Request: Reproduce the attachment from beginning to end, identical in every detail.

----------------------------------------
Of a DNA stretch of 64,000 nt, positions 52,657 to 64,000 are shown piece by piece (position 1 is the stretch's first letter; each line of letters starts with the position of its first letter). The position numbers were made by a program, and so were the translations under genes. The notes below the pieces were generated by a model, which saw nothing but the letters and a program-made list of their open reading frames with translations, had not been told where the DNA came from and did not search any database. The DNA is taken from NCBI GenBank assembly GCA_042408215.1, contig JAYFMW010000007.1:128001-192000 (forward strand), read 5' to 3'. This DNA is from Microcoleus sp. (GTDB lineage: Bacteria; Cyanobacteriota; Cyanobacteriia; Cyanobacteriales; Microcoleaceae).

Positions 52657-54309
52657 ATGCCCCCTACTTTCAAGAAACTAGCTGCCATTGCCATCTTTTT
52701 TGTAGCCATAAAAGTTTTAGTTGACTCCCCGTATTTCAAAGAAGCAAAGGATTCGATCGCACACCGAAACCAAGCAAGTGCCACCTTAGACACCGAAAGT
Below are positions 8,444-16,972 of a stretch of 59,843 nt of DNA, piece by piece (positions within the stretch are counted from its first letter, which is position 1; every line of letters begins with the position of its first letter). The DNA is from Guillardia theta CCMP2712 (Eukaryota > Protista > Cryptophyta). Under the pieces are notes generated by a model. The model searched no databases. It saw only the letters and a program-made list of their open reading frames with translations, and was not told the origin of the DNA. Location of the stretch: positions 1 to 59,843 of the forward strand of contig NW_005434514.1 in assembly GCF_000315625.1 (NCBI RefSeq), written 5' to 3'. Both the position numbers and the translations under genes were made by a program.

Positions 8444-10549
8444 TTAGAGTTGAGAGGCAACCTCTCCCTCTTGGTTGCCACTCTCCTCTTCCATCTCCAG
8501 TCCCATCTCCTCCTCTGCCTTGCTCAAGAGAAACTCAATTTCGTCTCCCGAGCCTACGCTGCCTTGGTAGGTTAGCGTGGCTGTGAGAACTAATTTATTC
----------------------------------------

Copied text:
Of a DNA stretch of 64,000 nt, positions 52,657 to 64,000 are shown piece by piece (position 1 is the stretch's first letter; each line of letters starts with the position of its first letter). The position numbers were made by a program, and so were the translations under genes. The notes below the pieces were generated by a model, which saw nothing but the letters and a program-made list of their open reading frames with translations, had not been told where the DNA came from and did not search any database. The DNA is taken from NCBI GenBank assembly GCA_042408215.1, contig JAYFMW010000007.1:128001-192000 (forward strand), read 5' to 3'. This DNA is from Microcoleus sp. (GTDB lineage: Bacteria; Cyanobacteriota; Cyanobacteriia; Cyanobacteriales; Microcoleaceae).

Positions 52657-54309
52657 ATGCCCCCTACTTTCAAGAAACTAGCTGCCATTGCCATCTTTTT
52701 TGTAGCCATAAAAGTTTTAGTTGACTCCCCGTATTTCAAAGAAGCAAAGGATTCGATCGCACACCGAAACCAAGCAAGTGCCACCTTAGACACCGAAAGT
Below are positions 8,444-16,972 of a stretch of 59,843 nt of DNA, piece by piece (positions within the stretch are counted from its first letter, which is position 1; every line of letters begins with the position of its first letter). The DNA is from Guillardia theta CCMP2712 (Eukaryota > Protista > Cryptophyta). Under the pieces are notes generated by a model. The model searched no databases. It saw only the letters and a program-made list of their open reading frames with translations, and was not told the origin of the DNA. Location of the stretch: positions 1 to 59,843 of the forward strand of contig NW_005434514.1 in assembly GCF_000315625.1 (NCBI RefSeq), written 5' to 3'. Both the position numbers and the translations under genes were made by a program.

Positions 8444-10549
8444 TTAGAGTTGAGAGGCAACCTCTCCCTCTTGGTTGCCACTCTCCTCTTCCATCTCCAG
8501 TCCCATCTCCTCCTCTGCCTTGCTCAAGAGAAACTCAATTTCGTCTCCCGAGCCTACGCTGCCTTGGTAGGTTAGCGTGGCTGTGAGAACTAATTTATTC